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A fact finding report on the exploitation of workers at Indian Institute of Technology Kanpur

by IIT Kanpur Citizens’ Forum, 15 December 2010

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The practice of employing contract workers by IIT Kanpur started increasing at the expense of direct regular employees during the past two decades and presently the figure of the contingent workforce is estimated to be around 2,500. For its normal functioning, the Institute relies upon these contract workers not only for temporary construction works but also for perennial works such as messing (food preparation, serving and cleaning of kitchen and dishes), civil maintenance, electrical maintenance, horticulture, sanitation and sewer cleaning. The Ministry of Labor and Employment, Government of India, views that inferior labor status, casual nature of employment, lack of job security and poor economic conditions are the major characteristics of contract labor.[1] These most vulnerable workers have been provided unequivocal legal protection by different laws, mainly, Contract Labor (Regulation and Abolition) Act, 1970 [CL(R & A) Act, 1970], Minimum Wages Act, 1948 [MW Act, 1948], The Payment of Wages Act, 1936 [PW Act, 1936], Workmen Compensation Act & Apprentices Act 1961, and Inter-state Migrant Workmen Act, 1979 [ISMW Act, 1979].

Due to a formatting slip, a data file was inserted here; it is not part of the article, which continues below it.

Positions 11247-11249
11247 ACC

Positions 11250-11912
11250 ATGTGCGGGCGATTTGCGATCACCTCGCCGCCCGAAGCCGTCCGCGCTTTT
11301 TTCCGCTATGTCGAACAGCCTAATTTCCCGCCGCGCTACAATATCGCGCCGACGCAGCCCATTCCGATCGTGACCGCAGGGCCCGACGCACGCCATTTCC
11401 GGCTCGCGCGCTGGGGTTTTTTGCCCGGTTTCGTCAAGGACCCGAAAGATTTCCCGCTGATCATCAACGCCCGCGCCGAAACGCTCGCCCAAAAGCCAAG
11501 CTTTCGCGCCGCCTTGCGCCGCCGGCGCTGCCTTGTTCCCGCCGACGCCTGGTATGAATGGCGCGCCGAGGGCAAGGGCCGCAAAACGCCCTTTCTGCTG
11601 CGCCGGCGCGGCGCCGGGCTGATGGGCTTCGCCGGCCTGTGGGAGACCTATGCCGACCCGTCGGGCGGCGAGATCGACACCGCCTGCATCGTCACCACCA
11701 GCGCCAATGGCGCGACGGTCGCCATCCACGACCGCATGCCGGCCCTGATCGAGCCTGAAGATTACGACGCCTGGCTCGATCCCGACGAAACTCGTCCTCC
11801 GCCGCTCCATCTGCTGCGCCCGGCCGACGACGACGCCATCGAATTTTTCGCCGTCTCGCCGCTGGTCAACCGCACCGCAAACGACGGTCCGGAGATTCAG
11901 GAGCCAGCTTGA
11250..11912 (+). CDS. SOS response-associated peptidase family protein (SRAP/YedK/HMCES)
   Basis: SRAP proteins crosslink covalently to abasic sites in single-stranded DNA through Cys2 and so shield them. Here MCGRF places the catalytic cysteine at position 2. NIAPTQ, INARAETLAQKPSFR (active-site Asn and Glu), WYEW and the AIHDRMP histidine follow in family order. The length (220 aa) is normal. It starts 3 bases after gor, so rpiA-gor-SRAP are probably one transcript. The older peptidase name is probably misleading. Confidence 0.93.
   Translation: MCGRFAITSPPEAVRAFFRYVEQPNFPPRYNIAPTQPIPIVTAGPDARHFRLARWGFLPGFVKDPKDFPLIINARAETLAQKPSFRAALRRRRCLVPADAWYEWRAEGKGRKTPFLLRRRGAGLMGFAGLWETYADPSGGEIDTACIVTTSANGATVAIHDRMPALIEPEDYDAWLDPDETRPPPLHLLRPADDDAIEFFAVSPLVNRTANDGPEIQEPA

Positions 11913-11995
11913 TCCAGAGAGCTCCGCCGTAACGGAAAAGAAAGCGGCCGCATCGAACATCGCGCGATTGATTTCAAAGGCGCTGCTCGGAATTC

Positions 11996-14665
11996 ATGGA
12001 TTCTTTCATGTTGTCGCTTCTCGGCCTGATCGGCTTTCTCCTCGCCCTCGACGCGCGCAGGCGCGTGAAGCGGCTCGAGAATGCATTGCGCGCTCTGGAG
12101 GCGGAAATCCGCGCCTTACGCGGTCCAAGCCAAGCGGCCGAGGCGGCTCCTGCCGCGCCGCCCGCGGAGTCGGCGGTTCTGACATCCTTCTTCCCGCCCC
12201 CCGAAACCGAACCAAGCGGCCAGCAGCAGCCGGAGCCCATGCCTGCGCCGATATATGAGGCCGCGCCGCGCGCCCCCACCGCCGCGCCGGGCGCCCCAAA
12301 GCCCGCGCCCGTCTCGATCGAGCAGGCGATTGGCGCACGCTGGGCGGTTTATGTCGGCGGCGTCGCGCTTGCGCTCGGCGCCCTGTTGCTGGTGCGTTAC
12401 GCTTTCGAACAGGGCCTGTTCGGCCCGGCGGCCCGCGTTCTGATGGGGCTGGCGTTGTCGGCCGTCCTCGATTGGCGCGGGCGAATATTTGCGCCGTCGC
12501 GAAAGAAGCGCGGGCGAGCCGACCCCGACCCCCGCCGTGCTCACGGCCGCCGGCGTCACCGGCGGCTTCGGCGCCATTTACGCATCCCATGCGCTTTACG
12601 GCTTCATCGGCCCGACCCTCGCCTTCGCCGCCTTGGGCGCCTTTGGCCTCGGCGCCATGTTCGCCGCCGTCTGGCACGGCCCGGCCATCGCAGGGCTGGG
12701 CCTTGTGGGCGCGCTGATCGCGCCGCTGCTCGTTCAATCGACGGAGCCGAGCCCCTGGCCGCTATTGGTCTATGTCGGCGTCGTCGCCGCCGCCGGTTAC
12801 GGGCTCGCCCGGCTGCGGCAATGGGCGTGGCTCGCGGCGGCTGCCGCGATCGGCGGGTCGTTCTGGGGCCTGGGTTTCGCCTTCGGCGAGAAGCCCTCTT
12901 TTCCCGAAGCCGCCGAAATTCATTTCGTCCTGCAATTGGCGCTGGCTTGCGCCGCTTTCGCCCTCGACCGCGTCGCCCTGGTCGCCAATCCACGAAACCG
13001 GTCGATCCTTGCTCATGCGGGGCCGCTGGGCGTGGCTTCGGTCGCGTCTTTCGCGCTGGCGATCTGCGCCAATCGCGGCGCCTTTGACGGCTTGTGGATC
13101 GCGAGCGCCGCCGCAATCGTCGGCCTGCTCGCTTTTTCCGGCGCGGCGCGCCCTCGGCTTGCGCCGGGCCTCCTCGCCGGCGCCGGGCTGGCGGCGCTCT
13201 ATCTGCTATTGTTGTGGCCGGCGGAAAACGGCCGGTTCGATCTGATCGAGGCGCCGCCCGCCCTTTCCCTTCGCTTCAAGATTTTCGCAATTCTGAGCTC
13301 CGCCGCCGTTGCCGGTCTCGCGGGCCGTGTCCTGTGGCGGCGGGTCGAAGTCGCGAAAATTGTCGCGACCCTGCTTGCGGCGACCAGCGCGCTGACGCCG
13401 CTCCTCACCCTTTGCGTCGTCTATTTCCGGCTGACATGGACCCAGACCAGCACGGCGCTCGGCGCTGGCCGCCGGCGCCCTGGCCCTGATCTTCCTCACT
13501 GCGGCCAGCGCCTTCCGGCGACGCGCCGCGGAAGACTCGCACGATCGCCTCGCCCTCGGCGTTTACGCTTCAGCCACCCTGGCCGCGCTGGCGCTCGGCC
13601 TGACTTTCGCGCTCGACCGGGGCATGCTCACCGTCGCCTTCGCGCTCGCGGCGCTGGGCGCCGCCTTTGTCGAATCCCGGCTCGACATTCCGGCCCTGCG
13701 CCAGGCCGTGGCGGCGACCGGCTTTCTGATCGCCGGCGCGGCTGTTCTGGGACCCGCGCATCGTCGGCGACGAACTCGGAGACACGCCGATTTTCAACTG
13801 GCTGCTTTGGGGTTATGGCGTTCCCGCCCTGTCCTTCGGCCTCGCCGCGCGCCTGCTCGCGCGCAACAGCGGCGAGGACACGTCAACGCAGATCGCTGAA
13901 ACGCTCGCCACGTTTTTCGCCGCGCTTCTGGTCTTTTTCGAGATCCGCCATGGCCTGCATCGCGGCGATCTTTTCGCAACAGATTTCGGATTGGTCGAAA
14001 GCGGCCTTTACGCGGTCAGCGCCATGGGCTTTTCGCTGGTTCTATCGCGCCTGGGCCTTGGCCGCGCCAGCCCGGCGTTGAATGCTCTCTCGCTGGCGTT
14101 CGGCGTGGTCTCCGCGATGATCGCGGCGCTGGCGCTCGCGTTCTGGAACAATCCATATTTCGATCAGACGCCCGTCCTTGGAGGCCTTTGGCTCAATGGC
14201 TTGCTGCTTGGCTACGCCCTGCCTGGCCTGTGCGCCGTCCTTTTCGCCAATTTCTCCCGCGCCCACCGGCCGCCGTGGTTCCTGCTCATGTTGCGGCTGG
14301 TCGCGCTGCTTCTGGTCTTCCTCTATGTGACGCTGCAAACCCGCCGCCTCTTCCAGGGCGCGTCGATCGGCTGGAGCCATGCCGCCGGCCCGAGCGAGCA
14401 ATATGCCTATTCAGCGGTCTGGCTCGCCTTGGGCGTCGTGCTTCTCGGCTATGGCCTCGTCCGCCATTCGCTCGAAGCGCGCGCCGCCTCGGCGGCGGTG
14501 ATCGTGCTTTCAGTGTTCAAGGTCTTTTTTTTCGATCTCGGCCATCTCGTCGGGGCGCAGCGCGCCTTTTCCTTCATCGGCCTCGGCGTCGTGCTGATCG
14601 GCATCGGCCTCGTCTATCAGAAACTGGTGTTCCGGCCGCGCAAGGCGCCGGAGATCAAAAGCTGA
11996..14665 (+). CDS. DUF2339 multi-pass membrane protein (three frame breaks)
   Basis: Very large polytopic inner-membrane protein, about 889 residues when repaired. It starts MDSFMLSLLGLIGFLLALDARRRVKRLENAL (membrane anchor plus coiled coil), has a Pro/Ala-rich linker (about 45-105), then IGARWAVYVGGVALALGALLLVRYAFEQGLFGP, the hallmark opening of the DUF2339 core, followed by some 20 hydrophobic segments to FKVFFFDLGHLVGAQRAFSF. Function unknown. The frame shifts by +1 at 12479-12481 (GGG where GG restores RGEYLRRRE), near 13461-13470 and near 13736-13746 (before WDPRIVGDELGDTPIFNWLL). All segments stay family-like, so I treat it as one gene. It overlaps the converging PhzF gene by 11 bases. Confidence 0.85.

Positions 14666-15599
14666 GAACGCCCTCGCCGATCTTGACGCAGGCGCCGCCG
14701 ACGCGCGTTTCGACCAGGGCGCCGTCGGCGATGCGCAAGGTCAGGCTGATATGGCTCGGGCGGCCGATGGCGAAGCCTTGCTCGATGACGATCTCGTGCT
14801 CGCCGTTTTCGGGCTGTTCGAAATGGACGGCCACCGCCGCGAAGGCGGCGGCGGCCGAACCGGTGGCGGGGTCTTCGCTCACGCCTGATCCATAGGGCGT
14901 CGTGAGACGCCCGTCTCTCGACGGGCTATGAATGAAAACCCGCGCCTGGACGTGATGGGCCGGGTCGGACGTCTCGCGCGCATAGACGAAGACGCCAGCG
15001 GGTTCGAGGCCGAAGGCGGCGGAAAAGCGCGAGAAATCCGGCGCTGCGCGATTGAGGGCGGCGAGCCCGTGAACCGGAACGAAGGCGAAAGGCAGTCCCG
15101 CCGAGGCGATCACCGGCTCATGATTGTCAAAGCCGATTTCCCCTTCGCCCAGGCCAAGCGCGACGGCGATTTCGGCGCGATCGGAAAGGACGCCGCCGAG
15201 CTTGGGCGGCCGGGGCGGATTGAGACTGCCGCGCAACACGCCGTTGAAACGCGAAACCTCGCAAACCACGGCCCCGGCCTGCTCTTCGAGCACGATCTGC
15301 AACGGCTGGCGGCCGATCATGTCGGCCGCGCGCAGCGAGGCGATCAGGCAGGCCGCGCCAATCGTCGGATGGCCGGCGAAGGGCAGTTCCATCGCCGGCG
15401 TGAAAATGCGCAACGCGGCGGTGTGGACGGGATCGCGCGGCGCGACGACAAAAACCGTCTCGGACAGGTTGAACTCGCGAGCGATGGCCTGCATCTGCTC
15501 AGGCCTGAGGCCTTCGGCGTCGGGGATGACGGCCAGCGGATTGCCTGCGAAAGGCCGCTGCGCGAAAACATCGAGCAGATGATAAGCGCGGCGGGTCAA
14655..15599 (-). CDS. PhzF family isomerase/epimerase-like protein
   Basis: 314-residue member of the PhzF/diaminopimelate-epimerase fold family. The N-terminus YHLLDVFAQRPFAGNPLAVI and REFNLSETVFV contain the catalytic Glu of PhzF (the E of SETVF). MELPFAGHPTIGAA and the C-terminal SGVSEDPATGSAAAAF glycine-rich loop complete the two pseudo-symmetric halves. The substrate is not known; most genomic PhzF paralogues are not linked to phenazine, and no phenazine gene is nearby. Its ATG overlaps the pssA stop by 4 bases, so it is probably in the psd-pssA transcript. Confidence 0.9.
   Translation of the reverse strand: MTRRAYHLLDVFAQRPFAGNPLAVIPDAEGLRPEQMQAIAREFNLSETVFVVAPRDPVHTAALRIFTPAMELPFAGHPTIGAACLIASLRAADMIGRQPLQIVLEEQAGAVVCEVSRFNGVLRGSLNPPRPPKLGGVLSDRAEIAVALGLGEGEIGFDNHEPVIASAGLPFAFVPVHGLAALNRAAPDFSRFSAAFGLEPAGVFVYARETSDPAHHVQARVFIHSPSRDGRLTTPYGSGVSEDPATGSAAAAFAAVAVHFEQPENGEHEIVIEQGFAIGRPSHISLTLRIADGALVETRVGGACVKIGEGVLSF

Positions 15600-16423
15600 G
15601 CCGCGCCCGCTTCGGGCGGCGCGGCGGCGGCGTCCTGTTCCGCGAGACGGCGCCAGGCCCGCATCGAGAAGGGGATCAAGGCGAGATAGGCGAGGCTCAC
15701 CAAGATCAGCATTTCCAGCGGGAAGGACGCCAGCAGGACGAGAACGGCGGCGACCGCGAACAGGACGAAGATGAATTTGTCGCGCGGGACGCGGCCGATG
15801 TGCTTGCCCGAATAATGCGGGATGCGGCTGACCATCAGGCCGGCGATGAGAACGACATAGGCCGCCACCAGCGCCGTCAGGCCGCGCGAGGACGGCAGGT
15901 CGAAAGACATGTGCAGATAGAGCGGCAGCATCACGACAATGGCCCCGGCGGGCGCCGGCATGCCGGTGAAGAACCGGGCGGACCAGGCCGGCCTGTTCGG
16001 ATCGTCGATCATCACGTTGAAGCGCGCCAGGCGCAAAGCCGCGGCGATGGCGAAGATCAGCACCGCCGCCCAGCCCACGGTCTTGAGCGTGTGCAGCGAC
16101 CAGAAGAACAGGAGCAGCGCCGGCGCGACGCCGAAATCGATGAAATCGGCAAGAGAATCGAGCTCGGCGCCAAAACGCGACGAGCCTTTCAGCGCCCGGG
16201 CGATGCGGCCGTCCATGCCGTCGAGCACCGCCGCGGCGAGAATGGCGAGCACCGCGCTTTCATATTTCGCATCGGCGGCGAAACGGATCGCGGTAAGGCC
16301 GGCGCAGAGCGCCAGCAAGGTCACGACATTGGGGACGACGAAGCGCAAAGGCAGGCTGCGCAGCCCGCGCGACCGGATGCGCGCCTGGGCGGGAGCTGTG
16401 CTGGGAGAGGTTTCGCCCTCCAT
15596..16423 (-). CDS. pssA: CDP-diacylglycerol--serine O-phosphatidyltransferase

These laws maintain that although contract workers are indirect employees, who are hired, supervised and remunerated by a contractor, it is the
primary responsibility of the ‘principal employer’, i.e. IIT Kanpur, which retains and pays for the work performed by the same workers, to legally ensure the timely payment of minimum (living) wages, contribute to

ESI/EPF and Workers’ Cess schemes, provide safe working conditions and
safeguard the provision of amenities such as canteens, crèches, rest-rooms, latrines, urinals, washing facilities and first-aid facilities to the contract laborers.

The community of IIT Kanpur – students, faculty, staff and their family
members – has observed numerous cases where the Institute has failed in
its responsibility to protect the labor rights of the contract workers. The incidents of not paying the legally mandated minimum wages, arbitrary
hiring and firing by the contractors, malpractices in the constitutionally guaranteed social security schemes such as ESI/EPF, bullying, threats and
harassments of these workers have been rampant; in fact an established
practice. The negligence in realizing the health and safety conditions have given rise to numerous injuries resulting in deaths in some cases. The IITK community, together with the workers, has been raising these issues and
seeking redress from the administration and contractors for a long time. In recent times alumni and other citizens have also become a part of this
struggle. A signature campaign launched by a group of alumni has been
supported by more than 1200 alumni.

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